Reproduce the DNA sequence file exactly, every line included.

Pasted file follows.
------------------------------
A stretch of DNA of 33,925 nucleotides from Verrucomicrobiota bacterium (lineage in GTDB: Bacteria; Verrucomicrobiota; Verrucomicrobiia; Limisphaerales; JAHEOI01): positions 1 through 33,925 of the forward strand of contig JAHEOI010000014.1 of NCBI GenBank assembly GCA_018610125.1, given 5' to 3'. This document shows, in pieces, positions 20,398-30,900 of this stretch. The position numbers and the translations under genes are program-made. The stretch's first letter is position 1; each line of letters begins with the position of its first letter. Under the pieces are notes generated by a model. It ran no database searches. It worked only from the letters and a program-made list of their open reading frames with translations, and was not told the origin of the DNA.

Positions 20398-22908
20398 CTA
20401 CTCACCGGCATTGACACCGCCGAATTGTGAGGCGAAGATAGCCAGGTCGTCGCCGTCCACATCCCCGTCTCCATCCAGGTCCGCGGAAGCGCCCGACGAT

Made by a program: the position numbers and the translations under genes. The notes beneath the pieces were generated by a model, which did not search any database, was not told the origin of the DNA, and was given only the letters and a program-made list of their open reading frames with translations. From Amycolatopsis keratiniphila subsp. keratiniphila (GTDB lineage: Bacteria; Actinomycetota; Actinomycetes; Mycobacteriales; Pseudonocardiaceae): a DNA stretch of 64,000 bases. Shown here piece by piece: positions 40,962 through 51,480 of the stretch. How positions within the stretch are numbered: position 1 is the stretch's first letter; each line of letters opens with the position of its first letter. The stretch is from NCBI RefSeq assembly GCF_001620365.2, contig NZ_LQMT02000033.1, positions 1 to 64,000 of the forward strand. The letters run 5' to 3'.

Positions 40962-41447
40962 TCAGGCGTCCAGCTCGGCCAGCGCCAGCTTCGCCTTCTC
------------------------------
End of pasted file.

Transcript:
A stretch of DNA of 33,925 nucleotides from Verrucomicrobiota bacterium (lineage in GTDB: Bacteria; Verrucomicrobiota; Verrucomicrobiia; Limisphaerales; JAHEOI01): positions 1 through 33,925 of the forward strand of contig JAHEOI010000014.1 of NCBI GenBank assembly GCA_018610125.1, given 5' to 3'. This document shows, in pieces, positions 20,398-30,900 of this stretch. The position numbers and the translations under genes are program-made. The stretch's first letter is position 1; each line of letters begins with the position of its first letter. Under the pieces are notes generated by a model. It ran no database searches. It worked only from the letters and a program-made list of their open reading frames with translations, and was not told the origin of the DNA.

Positions 20398-22908
20398 CTA
20401 CTCACCGGCATTGACACCGCCGAATTGTGAGGCGAAGATAGCCAGGTCGTCGCCGTCCACATCCCCGTCTCCATCCAGGTCCGCGGAAGCGCCCGACGAT

Made by a program: the position numbers and the translations under genes. The notes beneath the pieces were generated by a model, which did not search any database, was not told the origin of the DNA, and was given only the letters and a program-made list of their open reading frames with translations. From Amycolatopsis keratiniphila subsp. keratiniphila (GTDB lineage: Bacteria; Actinomycetota; Actinomycetes; Mycobacteriales; Pseudonocardiaceae): a DNA stretch of 64,000 bases. Shown here piece by piece: positions 40,962 through 51,480 of the stretch. How positions within the stretch are numbered: position 1 is the stretch's first letter; each line of letters opens with the position of its first letter. The stretch is from NCBI RefSeq assembly GCF_001620365.2, contig NZ_LQMT02000033.1, positions 1 to 64,000 of the forward strand. The letters run 5' to 3'.

Positions 40962-41447
40962 TCAGGCGTCCAGCTCGGCCAGCGCCAGCTTCGCCTTCTC